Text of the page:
Squash and Beans

It was the big ‘pot on’ this morning at the plot, specifically squash and beans.  I sowed the seeds for both in the first week of April which has proved to be far too early.  In my defence both are new to me.  The beans are Mr Fearn’s Purple Flowered a French climbing variety originating in Ireland and the squash are American Tonda, a small ornamental pumpkin with orange and green stripes.

Mr Fearn's Purple Flowering Climbing French Bean

Pennard Plants French Climbing Beans

I was hopeful that the beans could be planted in one of the raised beds where there is a bit more shelter but after consulting Bob during morning coffee I’ve decided to move them up a pot size and hope that it will be warm enough for them to be outside in a couple of weeks time and knowing how ‘soft’ squash are when it comes to a bit of cold weather we’ll make a hot bed on the the new plot if necessary.

Pumpkin Americana Tonda

Mr Fearn's Purple Flowered Climbing French Bean & Pumpkin Americana Tonda

Both cold frames are now full as a result of my eagernesss and the daily study of the long range weather forecast begins.

Thank you for taking the time to read.

V.

 

Mr Fearn’s Purple Flowered came from Pennard Plants  they’re not showing on their website at the moment but they do have lots of other interesting varieties.

The American Tonda are from Franchi seeds and the details here.

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6 Responses to “Squash and Beans”

  1. Mammasaurus April 28, 2014 @ 6:30 am (#)

    This might sound a bit weird but I really love seed packet covers, there’s some really lovely and interesting ones out there. I might have to start a collection!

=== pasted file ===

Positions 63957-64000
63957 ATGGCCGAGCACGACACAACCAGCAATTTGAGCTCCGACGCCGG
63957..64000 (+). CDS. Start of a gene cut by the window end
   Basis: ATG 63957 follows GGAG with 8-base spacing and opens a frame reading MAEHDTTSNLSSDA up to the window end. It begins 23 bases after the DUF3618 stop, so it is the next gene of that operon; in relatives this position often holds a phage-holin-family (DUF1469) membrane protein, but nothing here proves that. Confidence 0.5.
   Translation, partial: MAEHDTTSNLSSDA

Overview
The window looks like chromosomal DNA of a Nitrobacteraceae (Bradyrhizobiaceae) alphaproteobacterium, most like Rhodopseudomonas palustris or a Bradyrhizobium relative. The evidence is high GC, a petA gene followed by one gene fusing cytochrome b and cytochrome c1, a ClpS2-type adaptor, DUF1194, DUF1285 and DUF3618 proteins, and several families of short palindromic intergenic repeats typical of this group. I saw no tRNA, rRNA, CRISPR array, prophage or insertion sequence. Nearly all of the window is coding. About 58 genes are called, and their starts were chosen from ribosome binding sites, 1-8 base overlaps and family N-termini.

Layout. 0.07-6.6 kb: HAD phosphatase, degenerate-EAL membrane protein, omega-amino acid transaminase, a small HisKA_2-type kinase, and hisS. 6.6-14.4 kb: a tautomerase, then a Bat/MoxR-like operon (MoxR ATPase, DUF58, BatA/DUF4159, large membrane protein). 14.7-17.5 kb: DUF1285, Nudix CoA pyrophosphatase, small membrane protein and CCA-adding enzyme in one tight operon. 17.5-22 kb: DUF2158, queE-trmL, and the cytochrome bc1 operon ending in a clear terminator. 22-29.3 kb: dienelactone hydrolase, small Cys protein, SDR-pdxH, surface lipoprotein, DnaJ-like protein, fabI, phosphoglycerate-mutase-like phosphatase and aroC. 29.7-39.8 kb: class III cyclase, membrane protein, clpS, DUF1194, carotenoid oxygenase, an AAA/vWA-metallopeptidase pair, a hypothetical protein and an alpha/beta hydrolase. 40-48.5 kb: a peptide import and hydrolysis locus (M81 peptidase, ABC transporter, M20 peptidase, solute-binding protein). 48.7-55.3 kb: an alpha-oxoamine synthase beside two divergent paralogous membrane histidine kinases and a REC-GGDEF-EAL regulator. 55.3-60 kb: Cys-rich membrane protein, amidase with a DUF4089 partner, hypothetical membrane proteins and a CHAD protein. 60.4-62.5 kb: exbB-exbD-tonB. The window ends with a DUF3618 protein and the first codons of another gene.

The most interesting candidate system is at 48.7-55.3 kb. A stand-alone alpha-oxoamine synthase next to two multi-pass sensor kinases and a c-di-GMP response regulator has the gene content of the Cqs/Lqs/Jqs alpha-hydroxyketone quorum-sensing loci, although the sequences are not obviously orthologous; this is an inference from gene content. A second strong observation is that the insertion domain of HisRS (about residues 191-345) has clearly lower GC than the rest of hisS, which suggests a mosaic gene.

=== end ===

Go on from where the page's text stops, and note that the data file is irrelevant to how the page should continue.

• Southbourne Gardens replied: — April 28th, 2014 @ 9:02 am

      I’m a sucker for it too. The Pennard packets are charming and everyone different.

  2. Sue@GLAllotments April 28, 2014 @ 8:39 am (#)

    It’s always tempting to start sowing early but we have always tried to resist the temptation – hard though that is when everyone else seems to be on a sowing frenzy.

    • Southbourne Gardens replied: — April 28th, 2014 @ 9:01 am

      I think that’s what happen to us Sue and also our germination rate for beans has been so slow in the past. This variety is very speedy.

  3. annjenny April 28, 2014 @ 4:46 pm (#)

    I made the same mistake with my climbing French beans! They germinated and grew so quickly that they got too leggy and intertwined. I’m not sure whether they will be alright, so I have sown some more as reserves. The weather is still a bit ‘iffy’ and the forecast says turning colder at the end of the week. Oh well!

    • Southbourne Gardens replied: — April 30th, 2014 @ 4:47 am

      Beans have always been slow for us too Ann and not very reliable either.

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